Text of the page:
In the microprocessor controlled HSI situs for the invention illustrated in FIG. 1, it is desirable to convert the analog levels provided by the sample and hold circuit 29 into digital format for transmission to the microprocessor (not shown) via the data bus 22. Any conventional analog-to-digital converter may be so utilized for this purpose. In the HSI of FIG. 1, a conventional successive approximation analog-to-digital converter arrangement to be described is utilized.
In the microprocessor controlled HSI of FIG. 1, the servoes 10,11 and 12 may be considered as input/output devices connected as a data port of the microprocessor via the data bus 22. The sine and cosine square wave outputs from each of the synchro resolvers in the servoes 10, 11 and 12 are applied via the multiplexer 28 to the sample and hold circuit 29, the output of which being converted to digital format for input to the microprocessor via the data bus 22. The microprocessor, in a manner to be explained, outputs to the servoes 10, 11 and 12 servo error signals for positioning the output members associated with each servo. The servo error signal is provided from the microprocessor via the data bus 22 in digital format and applied to a parallel latch 30. The parallel digital output of the latch 30 is applied to a conventional digital-to-analog converter 31 whose output in turn provides the input to the analog multiplexer 21 via an amplifier 32. As explained above, the outputs of the analog multiplexer 21 provide the analog error signals to the respective servoes 10, 11 and 12.
The digital-to-analog converter 31 is utilized to output data from the microprocessor to the servoes. An analog-to-digital converter configuration which includes the digital-to-analog converter 31 is utilized to input data from the servoes to the processor. Essentially, the analog-to-digital converter comprises a comparator 33, a successive approximation register 34 and the digital-to-analog converter 31. The successive approximation register 34, which is a commercially procurable integrated circuit, stores a parallel digital word which through a successive approximation procedure is controlled to form the digital equivalent of the analog signal from the sample and hold circuit 29. The parallel digital word in the register 34 is applied via a parallel buffer 35 as an input to the digital-to-analog converter 31. When the system is inputting data from the servoes to the processor, an analog-to-digital conversion is performed and the digital-to-analog converter 31 receives its input from the buffer 35. When, however, the processor is outputting data to the servoes and a digital-to-analog conversion is required, the digital-to-analog converter 31 receives its input from the latch 30.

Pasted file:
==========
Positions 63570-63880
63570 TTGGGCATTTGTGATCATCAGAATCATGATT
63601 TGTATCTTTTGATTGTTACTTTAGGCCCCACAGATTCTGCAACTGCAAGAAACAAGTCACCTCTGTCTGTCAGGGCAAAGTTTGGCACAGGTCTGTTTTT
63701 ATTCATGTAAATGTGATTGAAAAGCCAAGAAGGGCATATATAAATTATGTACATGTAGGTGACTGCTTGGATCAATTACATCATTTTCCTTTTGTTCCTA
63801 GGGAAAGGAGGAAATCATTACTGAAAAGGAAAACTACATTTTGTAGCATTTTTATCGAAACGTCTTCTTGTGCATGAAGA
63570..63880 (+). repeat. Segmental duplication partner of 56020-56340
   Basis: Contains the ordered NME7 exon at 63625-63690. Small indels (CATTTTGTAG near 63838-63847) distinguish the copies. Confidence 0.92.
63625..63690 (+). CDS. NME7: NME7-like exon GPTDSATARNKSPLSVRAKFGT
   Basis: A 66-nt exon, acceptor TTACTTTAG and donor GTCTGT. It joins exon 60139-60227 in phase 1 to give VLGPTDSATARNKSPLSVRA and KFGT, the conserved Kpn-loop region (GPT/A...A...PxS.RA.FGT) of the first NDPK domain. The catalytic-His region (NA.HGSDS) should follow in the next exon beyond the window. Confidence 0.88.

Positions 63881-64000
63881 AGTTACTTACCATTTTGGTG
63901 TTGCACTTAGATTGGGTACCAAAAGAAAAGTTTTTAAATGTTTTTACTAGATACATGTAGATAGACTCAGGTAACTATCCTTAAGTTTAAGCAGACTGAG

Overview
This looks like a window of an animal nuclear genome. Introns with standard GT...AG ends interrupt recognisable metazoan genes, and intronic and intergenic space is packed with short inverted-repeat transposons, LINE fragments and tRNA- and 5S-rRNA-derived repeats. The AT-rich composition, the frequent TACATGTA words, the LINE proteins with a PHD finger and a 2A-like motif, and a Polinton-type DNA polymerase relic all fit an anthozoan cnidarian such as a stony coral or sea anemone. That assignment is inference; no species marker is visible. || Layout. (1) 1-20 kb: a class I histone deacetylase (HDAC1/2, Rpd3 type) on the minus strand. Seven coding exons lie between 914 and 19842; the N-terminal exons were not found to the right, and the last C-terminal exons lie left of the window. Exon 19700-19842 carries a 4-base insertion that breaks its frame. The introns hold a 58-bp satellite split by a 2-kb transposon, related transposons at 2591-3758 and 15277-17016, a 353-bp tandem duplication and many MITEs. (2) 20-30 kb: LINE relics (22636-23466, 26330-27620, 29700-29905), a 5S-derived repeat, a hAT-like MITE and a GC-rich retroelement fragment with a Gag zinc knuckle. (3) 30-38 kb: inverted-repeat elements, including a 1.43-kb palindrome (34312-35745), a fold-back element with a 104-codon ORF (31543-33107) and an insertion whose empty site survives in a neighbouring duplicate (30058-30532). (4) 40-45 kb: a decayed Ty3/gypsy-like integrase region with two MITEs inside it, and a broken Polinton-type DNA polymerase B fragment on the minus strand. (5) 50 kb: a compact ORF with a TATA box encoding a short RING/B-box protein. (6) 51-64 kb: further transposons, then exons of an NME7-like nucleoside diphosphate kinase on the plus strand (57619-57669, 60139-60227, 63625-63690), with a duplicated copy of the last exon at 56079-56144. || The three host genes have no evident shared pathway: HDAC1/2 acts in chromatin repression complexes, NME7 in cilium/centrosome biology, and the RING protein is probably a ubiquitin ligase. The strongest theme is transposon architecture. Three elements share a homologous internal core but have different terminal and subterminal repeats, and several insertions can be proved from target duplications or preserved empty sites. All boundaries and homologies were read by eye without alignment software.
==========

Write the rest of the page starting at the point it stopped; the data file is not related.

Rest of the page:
In the analog-to-digital conversion arrangement illustrated in FIG. 1, the analog output from the sample and hold circuit 29 to be converted is applied as an input to the comparator 33 which receives its second input from the output of the digital-to-analog converter 31. The output of the comparator 33 is applied to the successive approximation register 34 wherein it controls the digits of the digital word stored therein until the output from the digital-to-analog converter 31 is equal to the analog sample from the sample and hold circuit 29.